“We urge you to give more thought to how defunding Planned Parenthood and repealing the ACA would harm women in every district in every state,” the letter reads. “Taking these steps would leave all women worse off. As President, you will have the power to prevent this looming disaster. You, more than anyone else, will have to answer to those whose benefits, coverage, and access to care is abruptly ripped away.
“The women of America are watching, Mr. President-elect,” the letter continues. “As are the men who care about them. The true test of whether your policy agenda will harm or help women begins tomorrow.”
The lead signers of the letter are four outspoken Democratic leaders on women’s issues: Reps. Diana DeGette (Colo.), Louise M. Slaughter (N.Y.), Jan Schakowsky (Ill.) and Katherine M. Clark (Mass.).
“The message we’re sending is that we take women’s reproductive rights very seriously, and the next administration needs to do the same,” DeGette said Wednesday. “Women expect to have the health care that they need over the next four years. They expect to have access to a full range of reproductive health care. They expect to have access to family planning, to cancer screening, to all of the critical services that Planned Parenthood provides and that women are able to access under the Affordable Care Act in their insurance plan.”
Congressional Republicans have already started the process of rolling back the ACA, and while Trump pledged in a recent Washington Post interview to provide “insurance for everybody,” plans being discussed on Capitol Hill would remove many of the mandatory coverage provisions that have expanded access to women’s care.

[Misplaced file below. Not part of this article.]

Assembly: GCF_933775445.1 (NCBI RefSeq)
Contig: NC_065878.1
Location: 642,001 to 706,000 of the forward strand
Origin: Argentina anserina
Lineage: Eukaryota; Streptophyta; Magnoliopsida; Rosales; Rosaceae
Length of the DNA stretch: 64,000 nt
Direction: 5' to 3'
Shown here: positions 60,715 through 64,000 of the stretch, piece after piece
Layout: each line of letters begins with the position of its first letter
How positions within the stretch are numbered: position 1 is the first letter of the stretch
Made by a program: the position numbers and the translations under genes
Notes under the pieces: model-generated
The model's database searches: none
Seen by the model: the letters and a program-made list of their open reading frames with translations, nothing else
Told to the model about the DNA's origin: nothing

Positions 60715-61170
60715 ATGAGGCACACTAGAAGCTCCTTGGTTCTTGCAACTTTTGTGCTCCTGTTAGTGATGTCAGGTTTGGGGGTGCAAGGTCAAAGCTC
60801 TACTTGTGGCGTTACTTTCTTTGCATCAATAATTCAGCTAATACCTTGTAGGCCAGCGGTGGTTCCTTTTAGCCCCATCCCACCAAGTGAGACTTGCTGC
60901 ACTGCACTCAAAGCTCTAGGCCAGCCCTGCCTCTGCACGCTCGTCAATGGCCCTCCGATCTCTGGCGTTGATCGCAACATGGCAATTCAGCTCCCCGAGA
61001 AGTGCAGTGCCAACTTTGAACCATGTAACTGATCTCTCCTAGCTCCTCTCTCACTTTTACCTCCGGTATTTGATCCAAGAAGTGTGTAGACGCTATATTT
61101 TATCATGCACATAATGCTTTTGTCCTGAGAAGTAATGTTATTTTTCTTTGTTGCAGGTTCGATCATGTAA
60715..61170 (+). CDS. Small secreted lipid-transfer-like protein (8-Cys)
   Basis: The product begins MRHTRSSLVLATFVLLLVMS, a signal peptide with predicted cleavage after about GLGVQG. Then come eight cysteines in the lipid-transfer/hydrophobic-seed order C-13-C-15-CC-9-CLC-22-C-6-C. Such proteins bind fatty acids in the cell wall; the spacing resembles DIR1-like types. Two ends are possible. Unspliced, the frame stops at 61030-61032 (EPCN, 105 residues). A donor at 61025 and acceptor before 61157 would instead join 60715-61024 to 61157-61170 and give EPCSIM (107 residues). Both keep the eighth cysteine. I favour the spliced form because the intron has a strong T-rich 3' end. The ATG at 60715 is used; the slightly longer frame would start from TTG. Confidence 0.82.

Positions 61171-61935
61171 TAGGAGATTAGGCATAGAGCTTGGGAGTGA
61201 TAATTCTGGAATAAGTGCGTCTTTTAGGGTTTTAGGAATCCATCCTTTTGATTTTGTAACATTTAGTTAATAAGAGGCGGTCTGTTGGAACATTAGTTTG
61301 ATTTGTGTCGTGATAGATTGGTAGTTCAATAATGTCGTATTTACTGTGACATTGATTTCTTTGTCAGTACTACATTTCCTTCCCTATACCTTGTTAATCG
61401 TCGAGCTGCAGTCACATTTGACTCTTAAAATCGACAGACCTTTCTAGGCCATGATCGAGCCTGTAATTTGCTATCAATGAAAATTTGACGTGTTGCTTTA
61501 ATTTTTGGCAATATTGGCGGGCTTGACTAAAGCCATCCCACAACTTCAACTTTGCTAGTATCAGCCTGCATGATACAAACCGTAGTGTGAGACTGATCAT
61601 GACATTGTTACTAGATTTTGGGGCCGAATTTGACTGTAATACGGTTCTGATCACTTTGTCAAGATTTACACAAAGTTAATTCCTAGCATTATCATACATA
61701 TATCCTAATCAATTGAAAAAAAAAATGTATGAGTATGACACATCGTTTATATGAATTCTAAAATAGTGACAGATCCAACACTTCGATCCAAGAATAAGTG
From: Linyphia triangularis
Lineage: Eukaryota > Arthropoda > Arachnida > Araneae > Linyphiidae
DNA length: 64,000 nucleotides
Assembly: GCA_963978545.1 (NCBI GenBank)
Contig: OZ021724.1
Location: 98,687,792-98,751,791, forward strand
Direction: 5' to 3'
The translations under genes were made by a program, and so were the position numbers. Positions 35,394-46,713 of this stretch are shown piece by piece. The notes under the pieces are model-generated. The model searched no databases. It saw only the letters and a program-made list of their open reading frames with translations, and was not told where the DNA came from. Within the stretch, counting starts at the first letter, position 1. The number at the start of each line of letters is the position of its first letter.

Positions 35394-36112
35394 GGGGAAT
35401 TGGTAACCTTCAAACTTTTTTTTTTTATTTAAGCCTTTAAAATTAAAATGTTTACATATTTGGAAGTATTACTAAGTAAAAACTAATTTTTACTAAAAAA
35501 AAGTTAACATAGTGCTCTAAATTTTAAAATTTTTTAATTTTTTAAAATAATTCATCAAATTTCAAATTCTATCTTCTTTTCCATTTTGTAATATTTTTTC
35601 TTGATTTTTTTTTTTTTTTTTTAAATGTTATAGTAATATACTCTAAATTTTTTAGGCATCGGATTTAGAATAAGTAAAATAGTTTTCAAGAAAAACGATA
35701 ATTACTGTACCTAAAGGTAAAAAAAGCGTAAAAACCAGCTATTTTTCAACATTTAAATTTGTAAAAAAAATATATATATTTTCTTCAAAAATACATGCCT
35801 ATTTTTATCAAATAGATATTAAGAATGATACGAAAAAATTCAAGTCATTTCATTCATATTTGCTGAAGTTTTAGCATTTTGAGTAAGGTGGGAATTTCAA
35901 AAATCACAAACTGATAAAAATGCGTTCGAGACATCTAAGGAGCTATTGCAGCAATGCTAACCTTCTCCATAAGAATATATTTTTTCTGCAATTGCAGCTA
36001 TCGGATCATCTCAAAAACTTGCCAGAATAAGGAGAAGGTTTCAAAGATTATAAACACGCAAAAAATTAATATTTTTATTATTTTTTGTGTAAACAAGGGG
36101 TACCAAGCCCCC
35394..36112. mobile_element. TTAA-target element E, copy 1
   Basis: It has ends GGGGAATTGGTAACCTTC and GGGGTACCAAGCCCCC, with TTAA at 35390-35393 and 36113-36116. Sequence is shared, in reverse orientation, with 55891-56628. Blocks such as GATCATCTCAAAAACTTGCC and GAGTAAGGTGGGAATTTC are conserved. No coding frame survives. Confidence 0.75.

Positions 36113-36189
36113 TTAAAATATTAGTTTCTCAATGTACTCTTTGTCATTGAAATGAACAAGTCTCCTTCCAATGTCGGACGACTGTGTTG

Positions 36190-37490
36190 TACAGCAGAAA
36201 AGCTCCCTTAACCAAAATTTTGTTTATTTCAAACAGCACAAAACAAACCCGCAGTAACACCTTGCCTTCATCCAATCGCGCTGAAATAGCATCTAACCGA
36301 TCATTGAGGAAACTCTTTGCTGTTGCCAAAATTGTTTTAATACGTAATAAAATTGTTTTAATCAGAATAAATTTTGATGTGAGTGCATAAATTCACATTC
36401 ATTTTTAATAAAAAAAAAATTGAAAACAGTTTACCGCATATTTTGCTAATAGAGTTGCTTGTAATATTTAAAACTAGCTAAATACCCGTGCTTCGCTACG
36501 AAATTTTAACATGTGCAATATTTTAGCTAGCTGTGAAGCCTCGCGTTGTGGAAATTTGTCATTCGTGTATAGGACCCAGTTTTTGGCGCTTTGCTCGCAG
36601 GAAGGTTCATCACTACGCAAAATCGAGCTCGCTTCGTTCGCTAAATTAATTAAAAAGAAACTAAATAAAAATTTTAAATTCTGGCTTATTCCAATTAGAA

House Speaker Paul D. Ryan (R-Wis.) said this month that Republicans intend to include in the ACA repeal measure a provision that would leave Planned Parenthood, the nation’s largest abortion provider, ineligible to collect federal family planning grants and Medicaid reimbursements for routine medical care. The organization is already banned from spending taxpayer funds on abortions under an appropriations restriction that has been in place since 1976; the new provision could eliminate 40 percent of its annual revenue.
Republicans have signaled they want that money redirected to community health centers that are similarly eligible for Medicaid, but health policy experts have warned that those centers could not immediately absorb the new demand.
“Community health centers cannot pick up the slack here,” Slaughter said Wednesday. “That means hundreds of thousands of people all over the country will be underserved or not served at all.” Hundreds of her constituents, she added, came to a town hall meeting Tuesday co-hosted by Planned Parenthood in Rochester, N.Y., to oppose any changes.
The letter to Trump says many “are fearful about how your presidency will affect women and girls,” citing his pledge to nominate Supreme Court justices who would overturn Roe v. Wade and his Cabinet nominees with “unabashedly anti-woman records.” Trump has said he would support efforts to defund Planned Parenthood but has also spoken positively about the organization as recent as March, when he said at a news conference that it has “done very good work for many, many — for millions of women.”
DeGette said she takes Trump at his word when he says he plans to sign a defunding bill.
“I honestly don’t know what he believes about women’s health; I honestly don’t know what he thinks about Planned Parenthood,” she said. “I do know that the Republicans in Congress have already said they’re going to try to defund Planned Parenthood immediately. . . . You have a Republican majority in the Congress that is hellbent on taking away these services, and you have a president who said he would agree with that. That’s very dangerous.”
This post was updated at 4:30 p.m. to note an additional signer.